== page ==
Had to do a little research first, as i was afraid it was one of those temperamental ineedtobefresh things. Not a lot online but i did discover that it’s TOXIC, to humans AND animals. As with *all* natural dyes, i NEVER EVER NEVER assume—Β  just because it’s “natural” does NOT mean it’s SAFE. Seriously, some natural dyes are as scarey as synthetics, so don’t fall for the kitchenscrap all encompassing goodness that some sites breathily exclaim is so pure/eco-conscious/earthmagic.

So, the most i could find was boil up the leaves, chopped stems and (bruised) berries, throw in some alum, and see what happens.

Meh. Mind you, my first experiment was with a (gloved!) handful of berries and one chopped up stem/branch, so there wasn’t a lot of colour, but it did colour, and the colour was decidely green. Pale green. Again, small amount of plant material.

More research yielded up using salt–i’m guessing Glauber’s Salt, a chemical used by a lot of wool dyers. Not table salt, as again the Ensorcelled Cauldron Witches would have you believe toΒ  “set” colours, but Sodium Sulphate. Well, i don’t have any, but it *is* a chemical used in making soda ash, and that i have, so i threw a wee bit of that in.

Instant colour change. Yellowy-greeny-yellow. Standard plant colour from a million plants!!!!!!

So, it being the time of year when we are ordering a lot of stuff for Valentine’s Day, i asked for a whole bunch of it for myself to play with.

privetI added the chopped stems and leaves to the first pot and the second pot was just the berries.

No greens however, as i saw in Morgen’s photo…………

Because the first pot had soda ash in it, my threads (silk and wool) and silk scraps are yellowy.

privet-leaves-and-branches-dyebath-a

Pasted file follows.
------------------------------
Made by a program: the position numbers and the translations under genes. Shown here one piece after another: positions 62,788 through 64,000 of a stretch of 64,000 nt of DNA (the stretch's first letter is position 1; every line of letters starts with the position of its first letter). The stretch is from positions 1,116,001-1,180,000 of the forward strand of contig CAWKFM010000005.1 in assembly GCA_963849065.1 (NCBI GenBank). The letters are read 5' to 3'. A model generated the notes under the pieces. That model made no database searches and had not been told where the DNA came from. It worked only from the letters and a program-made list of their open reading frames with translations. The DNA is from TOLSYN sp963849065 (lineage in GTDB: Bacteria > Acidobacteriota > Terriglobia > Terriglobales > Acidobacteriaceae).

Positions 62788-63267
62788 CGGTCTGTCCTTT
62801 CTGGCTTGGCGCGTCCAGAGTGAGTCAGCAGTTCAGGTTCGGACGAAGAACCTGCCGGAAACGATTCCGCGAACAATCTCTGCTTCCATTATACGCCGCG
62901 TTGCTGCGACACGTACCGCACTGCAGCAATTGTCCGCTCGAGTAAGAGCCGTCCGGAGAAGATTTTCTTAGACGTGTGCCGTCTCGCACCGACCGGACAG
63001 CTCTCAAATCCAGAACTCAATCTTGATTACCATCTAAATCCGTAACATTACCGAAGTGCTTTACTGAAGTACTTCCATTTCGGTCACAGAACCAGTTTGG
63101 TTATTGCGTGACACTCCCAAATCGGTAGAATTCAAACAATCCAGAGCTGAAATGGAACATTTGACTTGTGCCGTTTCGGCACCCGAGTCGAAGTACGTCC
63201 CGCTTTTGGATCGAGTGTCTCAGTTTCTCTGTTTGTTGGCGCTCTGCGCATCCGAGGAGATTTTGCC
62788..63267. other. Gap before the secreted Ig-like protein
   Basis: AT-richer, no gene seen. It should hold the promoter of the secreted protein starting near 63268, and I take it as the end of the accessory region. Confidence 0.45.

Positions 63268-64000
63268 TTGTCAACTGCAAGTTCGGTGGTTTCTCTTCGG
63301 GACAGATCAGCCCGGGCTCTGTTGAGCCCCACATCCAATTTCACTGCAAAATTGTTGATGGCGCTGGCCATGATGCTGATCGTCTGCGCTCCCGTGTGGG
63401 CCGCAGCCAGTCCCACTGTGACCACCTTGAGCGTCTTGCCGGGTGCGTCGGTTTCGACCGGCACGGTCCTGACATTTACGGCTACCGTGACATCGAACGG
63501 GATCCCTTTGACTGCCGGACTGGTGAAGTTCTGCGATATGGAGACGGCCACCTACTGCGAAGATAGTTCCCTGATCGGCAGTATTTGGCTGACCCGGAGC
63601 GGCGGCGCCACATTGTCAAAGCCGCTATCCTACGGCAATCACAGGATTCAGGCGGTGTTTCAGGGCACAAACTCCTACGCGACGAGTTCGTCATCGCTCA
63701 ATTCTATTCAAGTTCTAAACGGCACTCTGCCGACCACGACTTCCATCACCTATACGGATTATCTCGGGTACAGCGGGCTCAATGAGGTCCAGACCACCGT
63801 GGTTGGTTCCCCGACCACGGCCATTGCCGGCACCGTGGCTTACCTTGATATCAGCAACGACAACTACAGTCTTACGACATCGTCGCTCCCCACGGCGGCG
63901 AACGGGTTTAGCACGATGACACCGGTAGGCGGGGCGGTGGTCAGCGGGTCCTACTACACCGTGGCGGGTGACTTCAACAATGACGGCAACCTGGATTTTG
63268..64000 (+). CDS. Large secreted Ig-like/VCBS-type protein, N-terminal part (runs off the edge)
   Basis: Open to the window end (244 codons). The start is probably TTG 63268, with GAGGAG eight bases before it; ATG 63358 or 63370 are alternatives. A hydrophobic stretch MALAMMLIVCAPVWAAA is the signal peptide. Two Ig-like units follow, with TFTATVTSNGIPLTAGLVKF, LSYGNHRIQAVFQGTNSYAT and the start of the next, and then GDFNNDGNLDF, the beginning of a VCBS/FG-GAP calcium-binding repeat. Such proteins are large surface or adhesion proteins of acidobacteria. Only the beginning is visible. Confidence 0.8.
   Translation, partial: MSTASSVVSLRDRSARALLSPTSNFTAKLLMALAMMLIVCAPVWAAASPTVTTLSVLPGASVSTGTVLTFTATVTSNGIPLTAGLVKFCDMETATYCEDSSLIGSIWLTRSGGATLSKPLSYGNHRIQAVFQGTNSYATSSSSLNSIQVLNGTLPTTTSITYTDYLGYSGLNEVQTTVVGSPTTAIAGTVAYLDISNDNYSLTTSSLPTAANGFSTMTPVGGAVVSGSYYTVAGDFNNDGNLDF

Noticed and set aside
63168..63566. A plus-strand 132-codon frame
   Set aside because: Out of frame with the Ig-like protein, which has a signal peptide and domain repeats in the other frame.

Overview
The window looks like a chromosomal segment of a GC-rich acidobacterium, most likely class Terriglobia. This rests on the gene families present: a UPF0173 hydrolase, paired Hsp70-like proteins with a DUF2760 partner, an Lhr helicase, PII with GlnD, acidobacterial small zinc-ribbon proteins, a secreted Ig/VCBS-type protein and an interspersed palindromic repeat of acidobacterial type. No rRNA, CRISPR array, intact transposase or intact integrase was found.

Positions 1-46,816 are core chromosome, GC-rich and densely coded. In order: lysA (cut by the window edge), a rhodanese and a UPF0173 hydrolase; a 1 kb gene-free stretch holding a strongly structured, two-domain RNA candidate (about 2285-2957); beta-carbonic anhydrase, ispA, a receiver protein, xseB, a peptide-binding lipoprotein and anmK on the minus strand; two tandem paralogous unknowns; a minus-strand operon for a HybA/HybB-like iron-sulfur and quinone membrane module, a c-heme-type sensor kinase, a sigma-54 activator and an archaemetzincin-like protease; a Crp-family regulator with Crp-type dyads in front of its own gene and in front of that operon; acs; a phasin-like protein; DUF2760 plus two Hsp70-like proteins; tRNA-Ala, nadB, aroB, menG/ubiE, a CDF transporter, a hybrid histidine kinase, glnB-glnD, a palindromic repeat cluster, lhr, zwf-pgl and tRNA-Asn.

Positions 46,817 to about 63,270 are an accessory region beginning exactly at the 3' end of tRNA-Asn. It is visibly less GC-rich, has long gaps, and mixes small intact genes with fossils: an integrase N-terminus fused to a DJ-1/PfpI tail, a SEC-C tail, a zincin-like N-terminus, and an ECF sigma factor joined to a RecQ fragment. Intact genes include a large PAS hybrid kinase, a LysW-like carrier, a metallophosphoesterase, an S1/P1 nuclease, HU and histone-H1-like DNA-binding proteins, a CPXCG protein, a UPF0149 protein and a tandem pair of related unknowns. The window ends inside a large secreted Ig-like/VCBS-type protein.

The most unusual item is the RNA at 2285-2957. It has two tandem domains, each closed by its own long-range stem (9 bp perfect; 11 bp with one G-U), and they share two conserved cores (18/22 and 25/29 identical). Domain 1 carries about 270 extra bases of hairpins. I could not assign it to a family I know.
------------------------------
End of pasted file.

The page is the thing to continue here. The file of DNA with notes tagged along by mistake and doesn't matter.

The berry pot *looks* exciting, but i’m betting i’ll get greyed tones with a HINT of lavender, not the purple here.

privet-berries-dyebath-aΒ  These pots will sit for a couple of days at least.

Further tests will be done with different mordants and modifiers later in the week, as will light fastness tests. If i get the colours i think i’m going to end up with, i won’t use privet again. You never know though what results you will get, due to the season, where the material came from, how fresh it is and what your water does. It’s good to experiment, but not all outcomes are worth repeating, even if “successful”—as i have often mentioned, you can get yellow from so many local plants that specialty ordering is not the way to go. (The privet is not cheap, being $45 for FIVE branches–and yes i got a discount as staff so paid half of that, but still……)

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There was quite a bitter exchange on one of the natural dye groups i’m in, with one ecoprinter getting all huffy saying that “Are you people mad, eco dyeing causes no harm.Listen lady there are groups that have been doing this eco dyeing for years, I suggest you research that and them and stop pulling yr hair out. ” WHAT THE FUCK???? This is exactly the mind set that reputable, safety conscious, responsible dyers get our panties in knots about. If you want to poison yourself, your dog or kids and husbands, by all means cook up that possibly toxic plant in the same pot you cook the soup in. That would be called Darwinian Karma. However, if you do the research, you’ll know what the possible dangers are.

 

 

 

 
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Posted by on February 15, 2017 in Ecoprints and Natural Dyes, privet